In the short term, we can see small pikes in the market driven by news. In the longer term, there could be a dramatic shift in crypto power houses.

With increased sanctions on Russia and a falling Ruble, we are seeing Russians looking to move capital away from the unsettled Ruble and into Bitcoin and other crypto assets.

Oligarchs in particular are needing to not only protect themselves from Ruble volatility but also using it to move US capital before it is frozen.

For now, there are still many exchanges, including Kraken, Binance and Gemini that are not stopping Russians from using their exchange.

On the other side, we are seeing cryptocurrency gaining higher usage in Ukraine – with charities and even the Ukrainian government using it as a way to accept donations globally.


Joe Burnett Analyst at Blockware Solutions

It is difficult to determine exactly what effect specific events have on the market price of Bitcoin.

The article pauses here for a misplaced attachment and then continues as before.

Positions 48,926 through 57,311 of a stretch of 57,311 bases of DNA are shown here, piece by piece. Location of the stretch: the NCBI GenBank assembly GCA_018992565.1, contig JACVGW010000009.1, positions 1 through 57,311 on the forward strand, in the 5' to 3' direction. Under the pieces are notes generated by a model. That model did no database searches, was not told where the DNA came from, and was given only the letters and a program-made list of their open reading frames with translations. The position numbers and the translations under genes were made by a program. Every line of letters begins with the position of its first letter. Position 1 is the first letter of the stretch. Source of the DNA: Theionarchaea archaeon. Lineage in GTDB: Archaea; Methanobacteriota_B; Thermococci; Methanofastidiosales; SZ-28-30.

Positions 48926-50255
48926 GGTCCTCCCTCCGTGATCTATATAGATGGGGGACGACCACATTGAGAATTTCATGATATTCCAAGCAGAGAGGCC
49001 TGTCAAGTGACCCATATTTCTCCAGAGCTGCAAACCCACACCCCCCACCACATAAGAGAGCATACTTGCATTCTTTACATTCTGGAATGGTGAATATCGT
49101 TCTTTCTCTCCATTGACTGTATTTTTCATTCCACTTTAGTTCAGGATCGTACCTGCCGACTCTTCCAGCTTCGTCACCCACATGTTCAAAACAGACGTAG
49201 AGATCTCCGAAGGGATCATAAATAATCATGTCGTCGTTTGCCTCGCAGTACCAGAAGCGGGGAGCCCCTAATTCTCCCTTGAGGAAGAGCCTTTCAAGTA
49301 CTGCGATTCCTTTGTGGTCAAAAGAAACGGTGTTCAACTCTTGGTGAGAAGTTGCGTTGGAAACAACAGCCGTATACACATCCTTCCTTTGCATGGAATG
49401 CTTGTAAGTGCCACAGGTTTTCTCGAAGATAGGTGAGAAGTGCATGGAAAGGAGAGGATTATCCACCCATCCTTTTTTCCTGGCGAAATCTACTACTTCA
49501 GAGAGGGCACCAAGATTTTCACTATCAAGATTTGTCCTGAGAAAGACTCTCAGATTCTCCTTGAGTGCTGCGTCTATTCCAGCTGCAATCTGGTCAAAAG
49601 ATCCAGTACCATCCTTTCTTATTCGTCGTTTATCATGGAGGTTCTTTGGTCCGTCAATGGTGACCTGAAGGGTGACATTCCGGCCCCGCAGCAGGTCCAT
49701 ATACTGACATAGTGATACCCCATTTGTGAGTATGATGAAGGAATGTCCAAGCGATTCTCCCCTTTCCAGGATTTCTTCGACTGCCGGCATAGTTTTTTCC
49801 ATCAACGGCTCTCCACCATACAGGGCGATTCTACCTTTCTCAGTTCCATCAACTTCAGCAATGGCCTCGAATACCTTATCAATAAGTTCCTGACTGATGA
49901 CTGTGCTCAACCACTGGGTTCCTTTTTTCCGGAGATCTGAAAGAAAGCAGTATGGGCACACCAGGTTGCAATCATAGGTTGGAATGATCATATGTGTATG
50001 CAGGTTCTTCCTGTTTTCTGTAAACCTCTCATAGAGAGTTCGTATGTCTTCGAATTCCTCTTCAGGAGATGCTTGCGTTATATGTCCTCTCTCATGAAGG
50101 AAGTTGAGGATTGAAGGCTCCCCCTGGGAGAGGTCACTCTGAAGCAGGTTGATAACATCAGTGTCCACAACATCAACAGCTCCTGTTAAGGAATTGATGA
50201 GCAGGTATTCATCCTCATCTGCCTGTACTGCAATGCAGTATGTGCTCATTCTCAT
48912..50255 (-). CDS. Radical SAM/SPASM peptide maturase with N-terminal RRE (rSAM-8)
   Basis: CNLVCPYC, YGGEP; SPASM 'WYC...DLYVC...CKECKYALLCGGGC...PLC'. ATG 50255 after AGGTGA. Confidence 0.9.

There are an infinite number of market-related variables constantly changing around the world.

Billions of people are experiencing these changes and events which cause each of them to buy, sell, or do nothing based on their own unique perspective.

With that said, the Russsian-Ukraine war has clearly highlighted Bitcoin’s censorship-resistant properties.

For both countries, good or bad, capital can be moved and allocated to and from Bitcoin without any government, bank, or world power being able to intervene.

What is real estate in Ukraine now worth? What are Russian bonds now worth with new economic sanctions?

The world is learning that the Bitcoin network itself is outside the control of any nation-state, and it paints a clear picture as to why capital is flowing into BTC.

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Kevin Moore - E-Crypto News Editor

Kevin Moore - E-Crypto News Editor

Kevin Moore is the main author and editor for E-Crypto News.